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Get to Know the Four Sons

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Monday, April 15, 2019

“K’neged arba banim dibra Torah.”

“The Torah alludes to four children.”

Those familiar with Passover will be acquainted with the four archetypical children in the haggadah: the wise son (חכם), the wicked son (רשע), the simple son (תם), and the one who does not know to ask (שאינו יודע לשאול). In addition to recording these children’ s memorable words, Jewish scribes and artists have also used visual depictions to give more character and embellishment to these figures.

 The Four Sons

Above is an illustration of the four sons from HUC MS 444.1 (Amsterdam, 1716).

This depiction originally appeared in the 1695 Amsterdam Haggadah(HUC RBR C 1695), and was so well - liked that an imitator has given his rendition in HUC MS 445(Hamburg / Altona 1740), shown below:

The Four Sons Version 2

The style and detail of each of the sons give us useful information about their function and about how the Jewish culture of the time understood them. The wise son (on the right) is presented as wise and proud, dressed in a scholar’ s garb. He is shown in direct opposition to the wicked son (second from the right), who is dressed as a soldier, equipped with weapons of war. The wicked son’ s appearance may be intentionally“ non - Jewish, ”and representative of his self - ostracization from the Jewish people. The simple son (second from the left) appears bored and uninterested. He rests on his staff as if struggling to remain awake. The one who does not know how to ask (far left) is depicted as a small child, too inexperienced to understand what is going on around him. The elements presented in the above image appear consistently throughout haggadot of the period. The old and studious chacham, the warrior rasha, the sleepy tam, and the childish sheino yodea lish’ ol maintain their core traits throughout the following depictions.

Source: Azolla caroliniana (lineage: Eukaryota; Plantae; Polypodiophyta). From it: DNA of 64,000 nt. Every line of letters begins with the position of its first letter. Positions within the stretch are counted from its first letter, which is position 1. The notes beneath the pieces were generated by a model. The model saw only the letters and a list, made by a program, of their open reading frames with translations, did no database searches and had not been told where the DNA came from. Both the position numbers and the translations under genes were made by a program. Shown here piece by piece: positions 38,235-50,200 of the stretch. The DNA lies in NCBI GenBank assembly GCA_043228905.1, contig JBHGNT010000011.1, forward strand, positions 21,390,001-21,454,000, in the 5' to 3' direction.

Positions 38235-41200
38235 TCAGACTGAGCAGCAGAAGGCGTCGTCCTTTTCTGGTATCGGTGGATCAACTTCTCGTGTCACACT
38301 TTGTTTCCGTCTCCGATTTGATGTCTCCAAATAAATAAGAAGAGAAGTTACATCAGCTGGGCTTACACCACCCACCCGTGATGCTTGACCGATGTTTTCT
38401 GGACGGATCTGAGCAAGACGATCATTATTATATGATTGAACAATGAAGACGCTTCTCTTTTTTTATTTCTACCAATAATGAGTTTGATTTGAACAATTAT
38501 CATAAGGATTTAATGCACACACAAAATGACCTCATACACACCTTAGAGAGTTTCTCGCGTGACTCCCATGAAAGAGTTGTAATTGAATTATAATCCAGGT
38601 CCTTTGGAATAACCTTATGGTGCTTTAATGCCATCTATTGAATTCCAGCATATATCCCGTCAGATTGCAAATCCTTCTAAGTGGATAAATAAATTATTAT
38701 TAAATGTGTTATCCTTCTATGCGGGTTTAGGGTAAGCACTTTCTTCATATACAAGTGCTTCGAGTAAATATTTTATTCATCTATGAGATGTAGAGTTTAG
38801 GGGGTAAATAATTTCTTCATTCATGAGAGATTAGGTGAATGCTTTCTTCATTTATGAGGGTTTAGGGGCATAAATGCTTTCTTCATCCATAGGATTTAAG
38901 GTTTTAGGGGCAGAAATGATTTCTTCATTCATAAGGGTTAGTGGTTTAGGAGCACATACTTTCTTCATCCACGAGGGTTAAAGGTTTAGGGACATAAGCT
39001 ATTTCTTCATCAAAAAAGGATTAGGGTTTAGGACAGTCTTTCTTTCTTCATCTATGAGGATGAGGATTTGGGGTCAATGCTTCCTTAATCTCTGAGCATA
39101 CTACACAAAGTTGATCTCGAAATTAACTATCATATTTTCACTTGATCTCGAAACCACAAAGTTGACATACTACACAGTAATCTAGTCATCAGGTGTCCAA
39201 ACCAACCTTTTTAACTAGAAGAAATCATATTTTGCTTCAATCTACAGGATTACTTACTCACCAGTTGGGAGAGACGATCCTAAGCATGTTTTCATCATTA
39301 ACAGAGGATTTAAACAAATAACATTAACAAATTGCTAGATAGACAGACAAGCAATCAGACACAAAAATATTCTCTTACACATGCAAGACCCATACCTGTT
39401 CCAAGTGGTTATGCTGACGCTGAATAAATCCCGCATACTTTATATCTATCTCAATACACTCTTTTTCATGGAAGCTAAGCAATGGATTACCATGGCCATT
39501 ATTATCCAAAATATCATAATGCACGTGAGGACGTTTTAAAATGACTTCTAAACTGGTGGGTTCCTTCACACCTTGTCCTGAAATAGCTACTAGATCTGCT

Wise Son (MS 444) The wise son is shown engrossed in study. His open books reads "חכם אני"–“ I am the wise one.”
(MS 450) Here the wise son is again shown seated, reading from a book. The caption reads "צורת החכם שואל בענין בחכמה ובדעת ורבבנין"–“ The wise one asks with wisdom and knowledge.” Wise Son Version 2
the Wicked Son (MS 444) The wicked son shown in extravagant clothes, equipped with a codpiece and a sword. His banner reads, "רשעתי התורה לא שמעתי"–“ I have been wicked; I have not heard the Torah.”
(MS 450) the wicked son appears in similar garb, the caption "צורת הרשע וחניתו בידו וחרבו צמודה מתחת לצדו"–"The wicked son with a spear in his hand and his sword by his side.” Wicked son version 2
The simple son (MS 444) The simple son sits bored and sleepy, his book closed. The caption reads "מה זאת כי איניני חפץ שום אות“-"What is this ? I do not desire [to learn] a single letter.”
(MS 450) Here the simple son appears similarly slouched and uninterested, though his book is open, his hand covers the text. The caption reads "צורת התם שואל בשפה רפה ותלמודו אין עולה יפה" –“ The simple son asks weakly, and his studies do not yield much.” Simple son version 2
one who does not to ask (MS 444) Sheino yodea lish’ ol– The one who does not know how to ask is shown here in a jester’ s costume. His mouth is being held open by another, who declares, "הנני זורק דברים טובים בפיך"–“ I send good teachings into your mouth.”
(MS 450) The one who does not know how to ask is again depicted as a jester, equipped with pruning tools and possibly a rattle. The captions reads "צורת שאנו יודע לשואל מצחק כל כשומע לו יצחק"–“ The one who does not know how to ask makes jest of all, and all he hears makes him laugh.” one who does not to ask version 2

 

While these depictions are clearly intended to be playful, they are all treated with care and thought. The effort and symbolism show that the scribes and artists viewed these archetypes as instructive aspects of our family lives, no matter if they were given flaw or favor. May we all continue, like the sons, to ask questions. Happy Passover!

 

Contributed by Jason Schapera, Klau Library, Cincinnati

For your reference: These manuscripts are part of the HUC Rare Manuscript Collection. The illustrations can be found in HUC MS 444– Germany, 15th century and HUC MS 450– Italy, 1742 and can be viewed on the manuscript website mss.huc.edu/manuscript-gallery/haggadah/

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